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AHPRA and Medical Board Notifications – An Explainer

March 31, 2021 0 Comments

In this edition of our regular Doctor news updates, we examine the role of AHPRA and Medical Board notifications and what they mean for medical professionals.

Australia has one of the best healthcare systems in the world, ranking third in a 2017 survey by the Commonwealth Fund behind the UK and the Netherlands. This high ranking can be attributed to a range of factors, from government support mechanisms and healthcare spending to our highly trained medical workforce.

However, as with any profession, issues with clients/patients arise from time to time relating to professional conduct or the likes. This requires a well-established complaints mechanism to facilitate investigation and resolution.

Australia’s medical regulatory bodies

Two main bodies in Australia are tasked with oversight of the medical profession: The Medical Board (and its associated state and territory branches) and the Australian Health Practitioner Regulation Agency (Ahpra).

Ahpra is the national organisation responsible for implementing the National Registration and Accreditation Scheme across Australia.

The Medical Board has slightly broader functions, including:

  • Registering medical practitioners and medical students
  • Developing standards, codes and guidelines for the medical profession
  • Assessing international medical graduates who wish to practise in Australia, and
  • Approving accreditation standards and accredited courses of study.

Both Ahpra and the Medical Board have the important function of investigating notifications and complaints about registered medical practitioners. The Medical Board, where necessary, also conducts panel hearings and refers serious matters to Tribunal hearings.

Gorilla Jobs Blog Ahpra and Medical Board Notifications Doctor and Patient in Bed Toy Figures

Source: Photo by Annie Spratt on Unsplash

What complaints can be made and how are they dealt with?

  • Complaints can be made about the health, performance or conduct of a registered health practitioner or student, and can include issues with a practitioner :
  1. Practising unsafely
  2. Behaving in a way that might place the public at risk
  3. Who has a health impairment that might make them a risk to patients or the public

The Medical Board understands that medical professionals who have a complaint raised about them will want to manage risk over professional reputation and career. Its main advice once a notification has been received is for the defending party to cooperate as fully as possible throughout the process.

If a notification is deemed to have merit, after due process occurs around investigating the notification, the Board can mete out a variety of remedies, including:

  • Suspension;
  • Imposition of conditions;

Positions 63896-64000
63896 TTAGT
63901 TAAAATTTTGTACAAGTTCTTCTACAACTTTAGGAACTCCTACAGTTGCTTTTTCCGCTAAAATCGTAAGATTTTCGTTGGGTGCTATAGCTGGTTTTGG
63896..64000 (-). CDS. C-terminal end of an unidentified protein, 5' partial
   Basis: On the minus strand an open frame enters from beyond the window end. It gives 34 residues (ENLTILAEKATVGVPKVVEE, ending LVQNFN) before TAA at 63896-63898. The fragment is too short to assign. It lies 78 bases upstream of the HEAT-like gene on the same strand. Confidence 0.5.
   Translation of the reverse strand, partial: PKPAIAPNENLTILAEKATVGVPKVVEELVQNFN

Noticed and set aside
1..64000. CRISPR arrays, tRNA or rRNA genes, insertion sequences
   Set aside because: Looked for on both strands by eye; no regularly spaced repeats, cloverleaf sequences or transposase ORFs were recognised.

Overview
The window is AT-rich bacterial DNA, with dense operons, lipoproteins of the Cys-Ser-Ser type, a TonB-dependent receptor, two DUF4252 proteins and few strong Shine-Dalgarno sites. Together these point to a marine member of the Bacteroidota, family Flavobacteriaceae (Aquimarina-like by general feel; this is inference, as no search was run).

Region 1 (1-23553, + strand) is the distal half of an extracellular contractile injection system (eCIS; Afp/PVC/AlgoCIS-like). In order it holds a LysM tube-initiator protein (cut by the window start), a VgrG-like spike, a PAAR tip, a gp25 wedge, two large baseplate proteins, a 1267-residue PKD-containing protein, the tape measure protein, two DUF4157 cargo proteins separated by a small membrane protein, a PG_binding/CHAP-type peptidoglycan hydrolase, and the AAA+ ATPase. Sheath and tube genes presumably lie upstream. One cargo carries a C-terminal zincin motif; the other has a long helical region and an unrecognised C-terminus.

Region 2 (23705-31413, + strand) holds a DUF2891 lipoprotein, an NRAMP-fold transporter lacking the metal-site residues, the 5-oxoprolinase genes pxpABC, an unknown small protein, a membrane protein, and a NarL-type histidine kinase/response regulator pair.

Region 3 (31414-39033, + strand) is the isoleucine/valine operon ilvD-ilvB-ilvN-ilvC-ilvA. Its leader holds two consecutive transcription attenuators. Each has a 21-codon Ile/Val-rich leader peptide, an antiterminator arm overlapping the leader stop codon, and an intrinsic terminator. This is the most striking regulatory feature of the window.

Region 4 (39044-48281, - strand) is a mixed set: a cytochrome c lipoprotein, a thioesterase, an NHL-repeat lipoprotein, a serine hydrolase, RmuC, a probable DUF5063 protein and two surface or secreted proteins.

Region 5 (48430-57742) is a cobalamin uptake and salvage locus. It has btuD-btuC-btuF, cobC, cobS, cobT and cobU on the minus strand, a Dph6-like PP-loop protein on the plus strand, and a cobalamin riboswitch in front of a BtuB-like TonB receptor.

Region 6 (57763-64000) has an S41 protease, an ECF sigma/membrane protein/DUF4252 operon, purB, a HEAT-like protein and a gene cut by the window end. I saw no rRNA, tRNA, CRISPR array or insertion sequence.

• Accepting an undertaking;
  • A caution; or
  • A reprimand.

Medical professionals have the right of appeal on numerous grounds, which can lead to a reversal of the Board or panel’s decision or it being upheld.

A snapshot of medical professional notifications

In 2019/20, 5,745 (5.8% of the profession) notifications were lodged with Ahpra, with 60% of these coming from patients or members of the public and 54.2% relating to clinical care. Just under 5500 of the notifications were closed, with 72% requiring no further action.

Source: Medical Board of Australia Annual Report 

A potentially flawed system

Receiving a notification from Ahpra or the Medical Board is no reason to panic, evidenced in the number of complaints that are eventually actioned.

However, as outlined in this very frank account with MDA National (a medical defence organisation) by an obstetrician, this process can be difficult and anxiety-inducing.

In brief, the medical professional in question received a notification, cooperated with Ahpra to rectify the complaint (despite having no recollection of the incident) and ultimately was told they would receive a caution. This led to the defendant questioning their integrity and competence, but, after taking legal advice, they fronted the board to plead their case.

In good news, the Board cleared the medical professional of the notification. However, despite this positive outcome, the individual was left feeling some distrust around patient motives, and while completely understanding of the role of Ahpra in patient protection, felt the Board had flipped the presumption of innocence.

The lesson?

Receiving a notification from Ahpra is part and parcel of belonging to a profession that has oversight mechanisms in place.

While such can be stressful, given most notifications are resolved with no further action required, remaining calm and cooperative is the best course of action, as is seeking legal advice where appropriate.

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The information provided in this article is for general informational purposes only and should not be construed in any way as offering legal advice to any medical professional who has received an Ahpra or Medical Board notification.